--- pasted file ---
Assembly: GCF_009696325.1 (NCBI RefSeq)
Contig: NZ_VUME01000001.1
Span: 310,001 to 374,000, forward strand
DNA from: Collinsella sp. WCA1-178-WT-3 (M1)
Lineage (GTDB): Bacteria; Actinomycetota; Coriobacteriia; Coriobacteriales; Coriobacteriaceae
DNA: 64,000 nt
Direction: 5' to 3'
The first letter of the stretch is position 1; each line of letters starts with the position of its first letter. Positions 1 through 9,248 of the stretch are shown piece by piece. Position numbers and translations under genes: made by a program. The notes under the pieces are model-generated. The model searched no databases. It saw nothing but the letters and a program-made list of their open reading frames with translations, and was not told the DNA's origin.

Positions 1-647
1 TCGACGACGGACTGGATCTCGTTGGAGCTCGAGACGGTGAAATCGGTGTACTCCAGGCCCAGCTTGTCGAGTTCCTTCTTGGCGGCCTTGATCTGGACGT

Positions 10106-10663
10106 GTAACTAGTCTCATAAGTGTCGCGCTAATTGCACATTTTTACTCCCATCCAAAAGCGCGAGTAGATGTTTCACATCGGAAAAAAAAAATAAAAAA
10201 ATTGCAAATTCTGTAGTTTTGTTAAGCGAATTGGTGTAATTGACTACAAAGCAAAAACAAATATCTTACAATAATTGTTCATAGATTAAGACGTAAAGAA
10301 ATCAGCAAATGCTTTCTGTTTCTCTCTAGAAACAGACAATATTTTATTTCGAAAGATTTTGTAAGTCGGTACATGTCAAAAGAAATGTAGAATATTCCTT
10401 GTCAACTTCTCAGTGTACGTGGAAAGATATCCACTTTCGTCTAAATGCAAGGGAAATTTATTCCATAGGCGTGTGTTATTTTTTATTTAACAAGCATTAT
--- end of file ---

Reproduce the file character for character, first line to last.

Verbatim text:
Assembly: GCF_009696325.1 (NCBI RefSeq)
Contig: NZ_VUME01000001.1
Span: 310,001 to 374,000, forward strand
DNA from: Collinsella sp. WCA1-178-WT-3 (M1)
Lineage (GTDB): Bacteria; Actinomycetota; Coriobacteriia; Coriobacteriales; Coriobacteriaceae
DNA: 64,000 nt
Direction: 5' to 3'
The first letter of the stretch is position 1; each line of letters starts with the position of its first letter. Positions 1 through 9,248 of the stretch are shown piece by piece. Position numbers and translations under genes: made by a program. The notes under the pieces are model-generated. The model searched no databases. It saw nothing but the letters and a program-made list of their open reading frames with translations, and was not told the DNA's origin.

Positions 1-647
1 TCGACGACGGACTGGATCTCGTTGGAGCTCGAGACGGTGAAATCGGTGTACTCCAGGCCCAGCTTGTCGAGTTCCTTCTTGGCGGCCTTGATCTGGACGT

Positions 10106-10663
10106 GTAACTAGTCTCATAAGTGTCGCGCTAATTGCACATTTTTACTCCCATCCAAAAGCGCGAGTAGATGTTTCACATCGGAAAAAAAAAATAAAAAA
10201 ATTGCAAATTCTGTAGTTTTGTTAAGCGAATTGGTGTAATTGACTACAAAGCAAAAACAAATATCTTACAATAATTGTTCATAGATTAAGACGTAAAGAA
10301 ATCAGCAAATGCTTTCTGTTTCTCTCTAGAAACAGACAATATTTTATTTCGAAAGATTTTGTAAGTCGGTACATGTCAAAAGAAATGTAGAATATTCCTT
10401 GTCAACTTCTCAGTGTACGTGGAAAGATATCCACTTTCGTCTAAATGCAAGGGAAATTTATTCCATAGGCGTGTGTTATTTTTTATTTAACAAGCATTAT